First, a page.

When Judy Robinson goes to a Louisiana courthouse with a picture of her son pinned to her clothes, she will make the journey with a stubborn hope – that maybe, at last, someone will be able to explain why Jamar was killed.
So far, no one has been able to tell her much of anything. So she has waited, unclear about what the police know and upset by implications that her son – who had no criminal record – was somehow connected to a drug ring.
In truth, she has had no choice but to wait. Would justice come? Were police investigators committed to finding it? Would her son be remembered?
She had to trust.
Recent years have demonstrated anew how difficult that trust can be. Incidents of police violence have shown dramatically the gulf that exists between many police departments across the United States and the black communities they serve. But this week’s cover story tells that same familiar story in a different way.
Staff writer Patrik Jonsson looks at the crisis in cold cases. Fifty years ago, 9 in 10 murder cases led to a conviction. Today, that is down to 6 in 10, and the trend has hit communities of color particularly hard.
The reasons are an echo of the conflicting views we’ve heard in the conversation about police violence:
• Police are behaving like occupiers in communities of color, versus police are scared because of higher rates of crime in communities of color.
• Police don’t make enough effort to integrate into communities of color, versus police don’t have the resources needed for deeper outreach.
• Police allow vigilante justice to go unchecked, versus police aren’t a cure-all for a community’s problems.
Some variant of these arguments – and many more – can swirl in a constant cycle of blame and counterblame. But they all speak to a clear and core problem: a mutual deficit of trust.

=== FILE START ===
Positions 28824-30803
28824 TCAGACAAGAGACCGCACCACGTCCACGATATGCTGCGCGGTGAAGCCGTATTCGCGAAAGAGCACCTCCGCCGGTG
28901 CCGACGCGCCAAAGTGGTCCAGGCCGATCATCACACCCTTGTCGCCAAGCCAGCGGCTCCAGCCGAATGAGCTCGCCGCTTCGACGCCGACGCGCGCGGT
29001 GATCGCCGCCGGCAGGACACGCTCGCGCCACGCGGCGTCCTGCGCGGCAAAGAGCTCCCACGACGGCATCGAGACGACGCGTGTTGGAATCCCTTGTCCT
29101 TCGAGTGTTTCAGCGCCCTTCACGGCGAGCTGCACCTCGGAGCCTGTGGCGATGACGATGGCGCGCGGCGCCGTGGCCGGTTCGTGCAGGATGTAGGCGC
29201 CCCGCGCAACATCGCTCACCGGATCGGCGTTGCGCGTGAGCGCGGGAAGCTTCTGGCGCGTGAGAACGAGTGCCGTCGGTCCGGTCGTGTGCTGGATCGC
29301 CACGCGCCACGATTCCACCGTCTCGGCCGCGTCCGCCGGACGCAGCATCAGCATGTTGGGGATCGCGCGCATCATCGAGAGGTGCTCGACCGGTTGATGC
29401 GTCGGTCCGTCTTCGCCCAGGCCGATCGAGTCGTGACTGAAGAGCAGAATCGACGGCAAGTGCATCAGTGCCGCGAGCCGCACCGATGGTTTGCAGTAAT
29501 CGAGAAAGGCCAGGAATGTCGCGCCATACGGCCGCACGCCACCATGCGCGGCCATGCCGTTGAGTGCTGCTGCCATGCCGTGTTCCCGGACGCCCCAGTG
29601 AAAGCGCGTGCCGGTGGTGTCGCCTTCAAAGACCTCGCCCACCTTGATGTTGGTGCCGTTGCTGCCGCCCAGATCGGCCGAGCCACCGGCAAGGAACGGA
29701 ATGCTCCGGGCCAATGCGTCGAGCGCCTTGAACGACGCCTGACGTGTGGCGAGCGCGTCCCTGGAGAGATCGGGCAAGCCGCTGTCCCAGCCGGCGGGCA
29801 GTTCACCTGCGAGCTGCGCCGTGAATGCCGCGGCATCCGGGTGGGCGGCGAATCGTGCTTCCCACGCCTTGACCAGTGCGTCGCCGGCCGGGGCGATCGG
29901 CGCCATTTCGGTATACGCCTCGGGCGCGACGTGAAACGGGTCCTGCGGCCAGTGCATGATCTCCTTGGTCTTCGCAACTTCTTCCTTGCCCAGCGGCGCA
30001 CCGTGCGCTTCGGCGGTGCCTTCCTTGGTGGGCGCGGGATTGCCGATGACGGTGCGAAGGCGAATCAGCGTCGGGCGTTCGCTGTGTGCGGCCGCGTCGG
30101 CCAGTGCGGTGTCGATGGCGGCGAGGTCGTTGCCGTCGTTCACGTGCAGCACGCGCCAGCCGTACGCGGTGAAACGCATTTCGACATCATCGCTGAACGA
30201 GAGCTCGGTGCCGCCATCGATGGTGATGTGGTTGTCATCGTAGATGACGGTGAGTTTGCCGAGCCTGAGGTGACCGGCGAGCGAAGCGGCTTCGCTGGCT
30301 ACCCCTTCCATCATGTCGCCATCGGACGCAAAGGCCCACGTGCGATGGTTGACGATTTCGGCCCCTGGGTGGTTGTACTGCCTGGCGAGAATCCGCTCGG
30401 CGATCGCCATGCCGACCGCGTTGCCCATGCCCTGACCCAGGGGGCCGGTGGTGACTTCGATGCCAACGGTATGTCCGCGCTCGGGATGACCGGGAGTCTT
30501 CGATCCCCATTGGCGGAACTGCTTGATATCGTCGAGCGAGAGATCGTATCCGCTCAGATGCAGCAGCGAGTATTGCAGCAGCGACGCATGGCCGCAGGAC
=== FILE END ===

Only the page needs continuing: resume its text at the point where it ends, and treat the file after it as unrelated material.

This trust deficit reinforces itself. A lack of trust in police can lead to more unchecked crime, according to a study by researchers at Harvard, Yale, and Oxford universities.
And that unchecked crime can make police more fearful for their lives.
In addition, this sense of mistrust is not staying localized. At a time when the internet is giving a voice to groups that have previously been marginalized, that discomfort is broadcast, increasingly bringing discomfort for all.
Now think about how we as a broader society view government or the media or banks – or any big institution, really. Pollsters say that we’re currently living in a trust crisis, with our views of most major institutions falling.
Ms. Robinson’s lack of trust is not her own, but a seed of something much bigger. Yet the best way to address that distrust, in many respects, is by engaging in any activity that rebuilds trust, small or large. Community policing programs and anti-gang efforts, for example, have shown that the downward cycle of mistrust can be reversed into cycles of positive reinforcement. The first step is in simply agreeing that usually the very worst thing we can do is let a lack of trust linger.